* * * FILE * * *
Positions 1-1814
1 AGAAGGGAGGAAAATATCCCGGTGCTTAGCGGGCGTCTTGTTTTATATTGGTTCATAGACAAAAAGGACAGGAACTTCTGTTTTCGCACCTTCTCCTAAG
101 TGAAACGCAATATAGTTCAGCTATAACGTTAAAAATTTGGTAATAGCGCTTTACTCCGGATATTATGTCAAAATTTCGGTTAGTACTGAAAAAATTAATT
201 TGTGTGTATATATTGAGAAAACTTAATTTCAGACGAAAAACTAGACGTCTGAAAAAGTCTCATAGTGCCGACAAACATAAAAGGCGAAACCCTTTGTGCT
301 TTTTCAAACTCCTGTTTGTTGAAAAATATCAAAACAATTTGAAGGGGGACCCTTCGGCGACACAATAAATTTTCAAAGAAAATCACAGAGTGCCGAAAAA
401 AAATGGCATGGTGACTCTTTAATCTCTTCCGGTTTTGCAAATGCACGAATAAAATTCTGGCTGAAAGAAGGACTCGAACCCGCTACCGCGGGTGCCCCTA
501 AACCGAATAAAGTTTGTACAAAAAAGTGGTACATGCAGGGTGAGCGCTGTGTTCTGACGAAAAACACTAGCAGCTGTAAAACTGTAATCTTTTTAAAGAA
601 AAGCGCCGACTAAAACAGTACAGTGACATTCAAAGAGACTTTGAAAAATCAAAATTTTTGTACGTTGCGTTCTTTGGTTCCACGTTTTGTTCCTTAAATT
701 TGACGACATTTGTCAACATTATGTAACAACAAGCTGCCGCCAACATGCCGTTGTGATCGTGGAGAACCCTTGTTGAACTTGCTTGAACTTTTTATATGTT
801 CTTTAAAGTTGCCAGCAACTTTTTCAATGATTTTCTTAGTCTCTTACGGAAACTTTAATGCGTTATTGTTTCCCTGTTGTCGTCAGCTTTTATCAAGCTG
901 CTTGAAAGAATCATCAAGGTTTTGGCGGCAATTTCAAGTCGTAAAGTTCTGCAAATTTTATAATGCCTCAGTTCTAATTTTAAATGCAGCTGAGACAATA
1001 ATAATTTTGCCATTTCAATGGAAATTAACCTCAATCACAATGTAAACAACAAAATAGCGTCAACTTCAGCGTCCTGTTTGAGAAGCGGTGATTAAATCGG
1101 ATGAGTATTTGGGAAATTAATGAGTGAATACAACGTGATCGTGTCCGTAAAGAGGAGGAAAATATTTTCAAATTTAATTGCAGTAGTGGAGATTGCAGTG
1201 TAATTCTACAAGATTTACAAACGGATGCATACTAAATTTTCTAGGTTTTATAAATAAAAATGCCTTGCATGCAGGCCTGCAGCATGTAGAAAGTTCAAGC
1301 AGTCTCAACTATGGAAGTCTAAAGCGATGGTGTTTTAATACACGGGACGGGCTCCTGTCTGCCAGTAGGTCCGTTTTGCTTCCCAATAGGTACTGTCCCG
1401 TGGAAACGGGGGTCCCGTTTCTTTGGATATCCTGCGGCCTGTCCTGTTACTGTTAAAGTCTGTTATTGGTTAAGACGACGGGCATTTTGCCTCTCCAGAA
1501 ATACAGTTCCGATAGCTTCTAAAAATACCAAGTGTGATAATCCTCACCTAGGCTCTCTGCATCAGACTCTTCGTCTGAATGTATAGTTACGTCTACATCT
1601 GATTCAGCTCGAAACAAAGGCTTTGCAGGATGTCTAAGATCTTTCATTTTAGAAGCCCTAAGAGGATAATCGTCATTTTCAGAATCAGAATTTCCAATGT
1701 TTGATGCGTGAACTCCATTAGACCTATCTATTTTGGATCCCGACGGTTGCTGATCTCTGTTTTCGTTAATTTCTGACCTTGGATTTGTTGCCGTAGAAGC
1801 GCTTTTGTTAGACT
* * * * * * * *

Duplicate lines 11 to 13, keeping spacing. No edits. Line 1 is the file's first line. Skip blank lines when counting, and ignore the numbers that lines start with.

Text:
901 CTTGAAAGAATCATCAAGGTTTTGGCGGCAATTTCAAGTCGTAAAGTTCTGCAAATTTTATAATGCCTCAGTTCTAATTTTAAATGCAGCTGAGACAATA
1001 ATAATTTTGCCATTTCAATGGAAATTAACCTCAATCACAATGTAAACAACAAAATAGCGTCAACTTCAGCGTCCTGTTTGAGAAGCGGTGATTAAATCGG
1101 ATGAGTATTTGGGAAATTAATGAGTGAATACAACGTGATCGTGTCCGTAAAGAGGAGGAAAATATTTTCAAATTTAATTGCAGTAGTGGAGATTGCAGTG